Jewel in the crown 05 April 2016

Stumbling across really impressive workshops isn’t anyone’s everyday experience. Brian Tinham reports on something rather special in Springburn

There is a hidden gem in Springburn, Glasgow, which harks back to a locomotive manufacturing heritage that came to prominence in the mid-late 1800s. Fast forward 150 years and, while the rolling stock repair facility at St Rollox continues under Knorr-Bremse, just down the road is multi-modal logistics and bulk goods haulier Russell Group – operating as Russell Group Engineering and Carntyne Transport, the latter famous for whisky distribution.

It’s not just that this is a multifaceted organisation. No, what shines out for Russell Group is the scope of its trailer and tanker repair facilities, its bespoke production line, and its investment in skills and craftsmanship. In fact, group fleet engineer Stephen Madden confesses his first venture onto the firm’s football pitch-sized workshop left him astounded. And not only at its sheer scale, but also its staff culture, which he describes as the best of both worlds – ‘can-do’ married to engineering excellence.

Coming from a man whose latest roles included regional engineering controller for Morrisons and fleet engineer for City of Edinburgh Council, that’s praise indeed. So what’s special? Madden points to a turning point back in 2008, when Fruehauf closed in Dareham, and Russell Group acquired its Van Line semi-trailer production plant. Adding this plant and equipment to the firm’s already impressive in-house trailer and tanker repair and maintenance workshop extended its capabilities to include custom box van fabrication.

“The facility has since seen significant design and manufacturing investment, and now handles everything from vehicle refurbishments and upgrades to new body engineering and build,” he enthuses. “We also fit specialist equipment to tractor units. And we’ve now taken on the agency for SDC Trailers and BPW, so we’re approved to work on a range of chassis. I’ve seen some bodyshops in my time, but nothing at this level.”

Why has this come about? Madden explains that both operating businesses have always required high standards of vehicle service – to meet uptime targets on the one hand and customer expectations on the other. However, with its focus on bulk whisky distribution, Carntyne in particular brings additional complexity and confidentiality best served by a well resourced, highly capable in-house workshop. “When you’re talking about tankers, flammable liquids and excise duty, you need workshops with a robust safety culture, the right equipment and manned by highly skilled technicians,” he says. “That’s not just in terms of maintenance, but also vehicle repair and modification work – which is why, for instance, all our welders are coded.”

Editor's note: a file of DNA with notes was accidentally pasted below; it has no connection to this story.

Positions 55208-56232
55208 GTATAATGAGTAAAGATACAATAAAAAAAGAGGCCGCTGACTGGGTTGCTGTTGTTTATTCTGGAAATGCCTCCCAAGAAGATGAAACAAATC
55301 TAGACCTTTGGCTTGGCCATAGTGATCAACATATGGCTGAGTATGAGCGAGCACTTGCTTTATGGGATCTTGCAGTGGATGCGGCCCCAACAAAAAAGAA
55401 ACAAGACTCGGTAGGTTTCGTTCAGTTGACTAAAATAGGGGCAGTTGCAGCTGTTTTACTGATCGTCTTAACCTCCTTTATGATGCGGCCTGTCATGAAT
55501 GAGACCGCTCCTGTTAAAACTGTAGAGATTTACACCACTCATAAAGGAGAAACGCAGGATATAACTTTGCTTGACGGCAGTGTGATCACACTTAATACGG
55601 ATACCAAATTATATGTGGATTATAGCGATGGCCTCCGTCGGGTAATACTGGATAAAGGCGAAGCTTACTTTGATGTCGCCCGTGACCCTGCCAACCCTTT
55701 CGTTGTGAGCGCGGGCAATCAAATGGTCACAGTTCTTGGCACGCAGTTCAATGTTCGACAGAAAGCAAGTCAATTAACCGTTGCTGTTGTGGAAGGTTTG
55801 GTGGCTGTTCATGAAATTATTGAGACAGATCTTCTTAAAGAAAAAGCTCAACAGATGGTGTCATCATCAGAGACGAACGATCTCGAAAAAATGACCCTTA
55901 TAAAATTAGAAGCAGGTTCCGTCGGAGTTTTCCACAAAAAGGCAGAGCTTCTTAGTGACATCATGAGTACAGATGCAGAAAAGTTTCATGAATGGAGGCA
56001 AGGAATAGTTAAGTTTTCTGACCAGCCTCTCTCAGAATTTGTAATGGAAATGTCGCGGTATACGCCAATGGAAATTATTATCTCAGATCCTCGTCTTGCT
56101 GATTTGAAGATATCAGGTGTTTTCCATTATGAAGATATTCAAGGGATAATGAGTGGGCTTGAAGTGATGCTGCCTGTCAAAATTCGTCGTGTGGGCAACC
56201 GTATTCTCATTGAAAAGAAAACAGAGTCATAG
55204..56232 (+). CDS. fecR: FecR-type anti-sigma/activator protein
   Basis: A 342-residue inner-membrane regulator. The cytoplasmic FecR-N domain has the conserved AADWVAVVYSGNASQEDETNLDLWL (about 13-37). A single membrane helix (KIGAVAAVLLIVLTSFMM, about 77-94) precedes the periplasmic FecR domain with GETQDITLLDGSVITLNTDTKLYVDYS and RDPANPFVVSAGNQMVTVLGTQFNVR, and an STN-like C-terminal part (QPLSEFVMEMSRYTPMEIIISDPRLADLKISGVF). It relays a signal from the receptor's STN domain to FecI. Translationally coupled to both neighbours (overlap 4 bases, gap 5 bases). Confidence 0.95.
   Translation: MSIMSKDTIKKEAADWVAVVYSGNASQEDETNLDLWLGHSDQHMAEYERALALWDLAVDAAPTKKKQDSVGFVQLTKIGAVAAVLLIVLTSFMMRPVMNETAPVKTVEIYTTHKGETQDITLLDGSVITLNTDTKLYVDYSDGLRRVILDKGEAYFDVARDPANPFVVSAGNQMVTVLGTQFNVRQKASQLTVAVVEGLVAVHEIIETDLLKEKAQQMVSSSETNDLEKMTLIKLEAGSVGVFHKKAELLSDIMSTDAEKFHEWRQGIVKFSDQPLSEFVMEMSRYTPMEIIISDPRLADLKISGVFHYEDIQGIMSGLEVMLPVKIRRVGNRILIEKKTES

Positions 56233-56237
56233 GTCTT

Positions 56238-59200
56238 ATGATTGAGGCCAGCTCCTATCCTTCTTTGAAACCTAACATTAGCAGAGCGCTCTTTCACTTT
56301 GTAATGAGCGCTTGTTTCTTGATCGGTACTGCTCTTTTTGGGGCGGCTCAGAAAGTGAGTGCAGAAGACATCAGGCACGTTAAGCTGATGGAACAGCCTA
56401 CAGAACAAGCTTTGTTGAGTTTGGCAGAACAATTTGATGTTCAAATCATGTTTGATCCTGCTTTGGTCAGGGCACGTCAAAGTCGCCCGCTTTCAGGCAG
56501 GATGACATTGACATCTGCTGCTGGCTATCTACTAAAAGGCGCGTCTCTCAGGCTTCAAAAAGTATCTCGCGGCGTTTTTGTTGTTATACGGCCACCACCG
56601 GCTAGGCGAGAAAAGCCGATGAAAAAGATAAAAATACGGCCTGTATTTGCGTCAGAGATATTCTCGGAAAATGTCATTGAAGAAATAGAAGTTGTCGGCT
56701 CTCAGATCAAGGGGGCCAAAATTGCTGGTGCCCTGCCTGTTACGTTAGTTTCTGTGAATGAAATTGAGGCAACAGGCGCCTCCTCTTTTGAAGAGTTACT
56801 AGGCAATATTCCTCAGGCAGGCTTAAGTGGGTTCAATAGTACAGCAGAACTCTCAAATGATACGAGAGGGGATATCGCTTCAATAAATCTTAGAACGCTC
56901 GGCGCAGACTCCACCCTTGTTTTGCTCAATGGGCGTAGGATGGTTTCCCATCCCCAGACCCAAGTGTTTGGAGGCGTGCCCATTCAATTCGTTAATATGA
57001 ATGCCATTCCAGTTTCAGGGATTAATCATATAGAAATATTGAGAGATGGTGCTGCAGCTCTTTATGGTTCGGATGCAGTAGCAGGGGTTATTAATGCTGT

Madden points to stainless steel tanker bodies that may be old but are still going strong. “We need the skills, experience, processes and equipment to be able to remove bodies, upgrade them if necessary to the latest specification, and mount them on new or refurbished chassis with new axles.” This is not for the feint hearted, and Madden adds that it’s not just about tankers either. Walking floor trailers – designed and fabricated in-house to minimise manual handling when distilleries moved to palletise whisky barrels – also demand specialist attention.

He gives the example of a recent project aimed at moving Scottish whisky tankers from their current top-fill design to bottom filling, in order to reduce the risk of falls from height. Design work started back in 2009, following a meeting involving the Scotch Whisky Association (SWA) and HSE (Health & Safety Executive), which agreed a 15-year timeframe for conversion of the entire fleet. Subsequently, the SWA transport working group confirmed Russell’s specification for a ‘hybrid tanker’ and the engineering processes that would enable hauliers to phase in their fleet transformations safely, economically and by the deadline.